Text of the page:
Goldman Sachs named a new CEO. Here’s what the media did with it.

Goldman Sachs named a new CEO. Here’s what the media did with it.

The Knife’s Raw Data articles provide objective news summaries. Some of them, if stripped of contextual information that’s useful but perhaps not essential, can be sized down to a single sentence. Today’s example: On Tuesday, Goldman Sachs announced that David Solomon would replace Lloyd Blankfein as its next CEO. But that’s quite a departure from the way some news outlets reported on the story.

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A news report on espionage and a raid isn’t enough? Just add drama.

A news report on espionage and a raid isn’t enough? Just add drama.

According to media reports, Israel’s raid on an Iranian military base in January had all the trappings of a spy movie: undercover agents (some presumably Iranian), a tight and precise timeline, blowtorches cutting through safes, the theft of hundreds of classified documents on a nuclear weapons program and a successful exit no one has yet explained. Except it wasn’t a spy movie — these are the facts of the operation. News outlets could have stuck to that, but instead they added drama and left out key information.

Here’s a look at what was added and what was missing, and why it may matter to readers.

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NATO’s meeting on defense: Two different takes on the same story

NATO’s meeting on defense: Two different takes on the same story

It’s not uncommon to hear two sides of an argument and marvel at the stark difference between the points of view. What’s becoming more common is to read two media articles that, upon comparison, reveal they’re both reporting on the same news event. Wednesday’s NATO meeting coverage captures that very experience. What accounts for the difference in stories? The media’s slant.

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Lessons from the media’s reporting on the Thai cave rescue

Lessons from the media’s reporting on the Thai cave rescue

One of the topics the Knife analyzes is accidents and natural disasters. News coverage on these topics tends to be distorted, taking an already tragic or unfortunate event and dramatizing it. The news of the rescue of the first four boys from the Thai cave had some added drama, but three of the four outlets analyzed here reported on the rescue efforts more objectively than usual.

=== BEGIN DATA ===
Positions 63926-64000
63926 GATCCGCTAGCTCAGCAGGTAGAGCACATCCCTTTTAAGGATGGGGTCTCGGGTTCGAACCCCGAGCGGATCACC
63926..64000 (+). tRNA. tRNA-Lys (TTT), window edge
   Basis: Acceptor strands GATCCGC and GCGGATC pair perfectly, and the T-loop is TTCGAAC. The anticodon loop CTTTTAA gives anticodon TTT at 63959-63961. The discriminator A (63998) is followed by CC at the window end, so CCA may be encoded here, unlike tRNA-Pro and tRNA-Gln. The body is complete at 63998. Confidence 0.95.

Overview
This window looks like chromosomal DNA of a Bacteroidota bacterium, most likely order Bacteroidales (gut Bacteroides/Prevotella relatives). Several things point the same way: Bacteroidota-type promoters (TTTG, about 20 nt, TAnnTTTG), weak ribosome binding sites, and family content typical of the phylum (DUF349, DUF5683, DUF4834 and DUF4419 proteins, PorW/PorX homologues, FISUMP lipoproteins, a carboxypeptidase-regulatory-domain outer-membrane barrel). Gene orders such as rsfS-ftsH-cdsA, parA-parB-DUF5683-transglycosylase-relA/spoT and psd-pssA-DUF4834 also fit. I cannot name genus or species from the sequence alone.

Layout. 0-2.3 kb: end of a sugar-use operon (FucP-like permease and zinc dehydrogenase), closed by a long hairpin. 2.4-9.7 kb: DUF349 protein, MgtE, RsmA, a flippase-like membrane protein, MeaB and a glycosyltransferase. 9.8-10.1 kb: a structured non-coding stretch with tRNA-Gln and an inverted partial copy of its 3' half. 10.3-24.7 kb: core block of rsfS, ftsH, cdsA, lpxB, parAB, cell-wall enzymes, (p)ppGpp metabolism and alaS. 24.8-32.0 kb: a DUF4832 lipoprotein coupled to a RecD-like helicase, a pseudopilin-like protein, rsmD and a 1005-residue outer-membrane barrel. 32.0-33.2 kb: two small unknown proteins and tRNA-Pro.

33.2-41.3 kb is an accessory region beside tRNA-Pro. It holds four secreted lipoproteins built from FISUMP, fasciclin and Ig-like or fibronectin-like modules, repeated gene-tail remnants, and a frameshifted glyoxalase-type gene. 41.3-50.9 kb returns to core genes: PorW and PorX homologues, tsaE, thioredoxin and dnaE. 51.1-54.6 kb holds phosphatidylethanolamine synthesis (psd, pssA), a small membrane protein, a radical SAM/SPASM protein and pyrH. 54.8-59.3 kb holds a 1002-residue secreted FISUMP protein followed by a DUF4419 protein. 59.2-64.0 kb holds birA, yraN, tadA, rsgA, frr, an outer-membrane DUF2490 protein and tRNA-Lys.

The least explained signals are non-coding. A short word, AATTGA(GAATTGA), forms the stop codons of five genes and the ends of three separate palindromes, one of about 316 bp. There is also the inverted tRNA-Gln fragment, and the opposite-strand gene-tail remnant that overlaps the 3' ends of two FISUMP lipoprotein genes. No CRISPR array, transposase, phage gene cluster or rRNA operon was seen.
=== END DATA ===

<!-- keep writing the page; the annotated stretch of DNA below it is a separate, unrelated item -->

Sunday’s Thai cave coverage had the highest ratings of all, except for one news outlet. Although this sample is limited, it shows that more than half of the news reports analyzed are distorted upwards of 54.5 percent on average.

Here’s a look at how the rescue coverage was different, and what news consumers and the media can learn from it.

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Compounding distortions in the coverage of the calls to abolish ICE

Compounding distortions in the coverage of the calls to abolish ICE

When news outlets sensationalize already sensationalized information, it makes it harder to discern fact from fiction in reporting. Such a pattern is often observed when the statements public officials make are spun or otherwise distorted, and then news outlets add further distortions. A case in point: the coverage of the recent calls for (and responses to) the dismantling of Immigration and Customs Enforcement (ICE).

Here’s a synopsis of what happened and how the distortions compounded (the subjective, vague or dramatic language is marked in each example):

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Subtle slant in the coverage of Bolton’s remarks on North Korea

Subtle slant in the coverage of Bolton’s remarks on North Korea

Sometimes news reports can seem objective, especially if the media focuses most of the coverage on what people say or do. The coverage of National Security Advisor John Bolton’s remarks to the press are similar in this way — the four outlets The Knife analyzed stuck mainly to quotes. However, there were subtle forms of slant that can still affect the way readers take in the information.

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The slant in the coverage of the travel ban ruling, from most to least visible

The slant in the coverage of the travel ban ruling, from most to least visible